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If you see .gitconfig file it contains user's name and email address. I wish to protect it from user as they can always mask their identity as it still configurable by user.

Ex, In my company directory my name as follows Gerald, Anthony (Last Name, Fist name).

What people make mistake here, some user specify their name as below

  • Gerald
  • G.Anthony
  • GA
  • Anthony
  • AGeral
  • etc.

This makes confusion as it doesn't contain true information.

Let me know how you peopls manage user identity

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Are you saying others in your company are deliberately faking their identity? Are you sure you want to continue working there? – Felix Kling Feb 16 '11 at 9:49

Protecting .gitconfig will not solve the problem, since a user can override those settings by setting GIT_AUTHOR_NAME and GIT_AUTHOR_EMAIL.

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It is possible to add a signed tag to a commit to provide some sort of verification.

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This is a social problem, and should be solved by social means.

If you really want to be sure who checked something in, you should use signed tags (with a public key signed by some company-central CA).

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You cannot really enforce that with Git alone (unless you are rethinking the all Distributed model), but if you have some encapsulation around your Git repo server, like gitolite, you can use some scripts to check the username:

For instance:

Gitolite specific script to check "author email" field of every commit pushed and to disallow if this email does not match the email that the user pushing is expected to have.

The "Philosophical Notes" included in that scripts are quite blunt but alos to the point ;)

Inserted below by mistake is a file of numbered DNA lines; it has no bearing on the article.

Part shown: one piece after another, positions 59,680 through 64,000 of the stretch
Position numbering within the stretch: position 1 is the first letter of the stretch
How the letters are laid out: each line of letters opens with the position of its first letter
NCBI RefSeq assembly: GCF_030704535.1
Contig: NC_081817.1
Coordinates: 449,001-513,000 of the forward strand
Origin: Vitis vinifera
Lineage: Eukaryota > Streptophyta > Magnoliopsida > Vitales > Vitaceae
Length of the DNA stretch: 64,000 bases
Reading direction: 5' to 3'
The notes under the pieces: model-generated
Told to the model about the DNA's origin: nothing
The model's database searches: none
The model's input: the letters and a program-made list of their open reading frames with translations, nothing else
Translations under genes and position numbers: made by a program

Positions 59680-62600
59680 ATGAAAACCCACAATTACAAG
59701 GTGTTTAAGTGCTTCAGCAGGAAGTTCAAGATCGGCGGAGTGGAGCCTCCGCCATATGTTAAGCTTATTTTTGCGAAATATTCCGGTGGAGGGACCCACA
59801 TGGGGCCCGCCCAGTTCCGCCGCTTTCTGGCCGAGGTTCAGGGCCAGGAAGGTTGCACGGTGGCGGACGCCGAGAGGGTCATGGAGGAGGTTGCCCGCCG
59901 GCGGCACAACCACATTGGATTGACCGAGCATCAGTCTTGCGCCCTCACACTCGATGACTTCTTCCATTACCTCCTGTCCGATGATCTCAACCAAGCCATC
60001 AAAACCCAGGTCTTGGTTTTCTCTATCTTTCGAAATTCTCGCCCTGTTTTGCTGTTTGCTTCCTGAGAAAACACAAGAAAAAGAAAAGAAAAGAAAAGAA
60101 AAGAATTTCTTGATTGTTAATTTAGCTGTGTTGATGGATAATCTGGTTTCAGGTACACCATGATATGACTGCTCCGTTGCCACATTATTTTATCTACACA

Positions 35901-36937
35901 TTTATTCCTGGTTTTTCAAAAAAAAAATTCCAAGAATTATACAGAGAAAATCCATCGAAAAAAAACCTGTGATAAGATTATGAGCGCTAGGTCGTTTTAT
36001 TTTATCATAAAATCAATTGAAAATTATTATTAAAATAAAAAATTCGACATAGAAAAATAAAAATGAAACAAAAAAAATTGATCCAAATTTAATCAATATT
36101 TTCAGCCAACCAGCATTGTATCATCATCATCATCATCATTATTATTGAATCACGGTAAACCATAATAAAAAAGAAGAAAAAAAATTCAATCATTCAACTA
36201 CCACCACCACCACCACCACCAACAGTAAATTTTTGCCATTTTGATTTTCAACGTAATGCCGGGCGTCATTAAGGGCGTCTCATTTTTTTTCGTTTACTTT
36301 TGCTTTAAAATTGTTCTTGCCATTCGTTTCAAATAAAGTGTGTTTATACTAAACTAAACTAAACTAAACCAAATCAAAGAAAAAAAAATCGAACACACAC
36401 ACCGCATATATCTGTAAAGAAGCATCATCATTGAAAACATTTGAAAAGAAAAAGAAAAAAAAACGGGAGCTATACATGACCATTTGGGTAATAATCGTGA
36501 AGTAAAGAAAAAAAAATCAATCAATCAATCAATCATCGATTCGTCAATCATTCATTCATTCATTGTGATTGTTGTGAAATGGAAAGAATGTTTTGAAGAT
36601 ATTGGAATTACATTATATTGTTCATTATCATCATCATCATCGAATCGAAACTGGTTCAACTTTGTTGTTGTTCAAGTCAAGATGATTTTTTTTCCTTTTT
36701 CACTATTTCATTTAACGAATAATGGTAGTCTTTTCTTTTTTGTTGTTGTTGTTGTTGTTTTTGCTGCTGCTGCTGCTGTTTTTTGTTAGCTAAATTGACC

Philosophical notes:

Doing this breaks the "D" in "DVCS", forcing all your developers to work to a centralised model as far as pushes are concerned.
It prevents amending someone else's commit and pushing (this includes rebasing, cherry-picking, and so on, which are all impossible now).
It also makes any off-line collabaration between two developers useless, because neither of them can push the result to the server.

PHBs should note that validating the committer ID is NOT the same as reviewing the code and running QA/tests on it. If you're not reviewing/QA-ing the code, it's probably worthless anyway. Conversely, if you are going to review the code and run QA/tests anyway, then you don't really need to validate the author email!

In a DVCS, if you pushed a series of commits, you have -- in some sense -- signed off on them. The most formal way to "sign" a series is to tack on and push a gpg-signed tag, although most people don't go that far.
Gitolite's log files are designed to preserve that accountability to some extent, though; see contrib/adc/who-pushed for an admin defined command that quickly and easily tells you who pushed a particular commit.

Anyway, the point is that the only purpose of this script is to

  • pander to someone who still has not grokked *D*VCS
  • OR tick off an item in some stupid PHB's checklist
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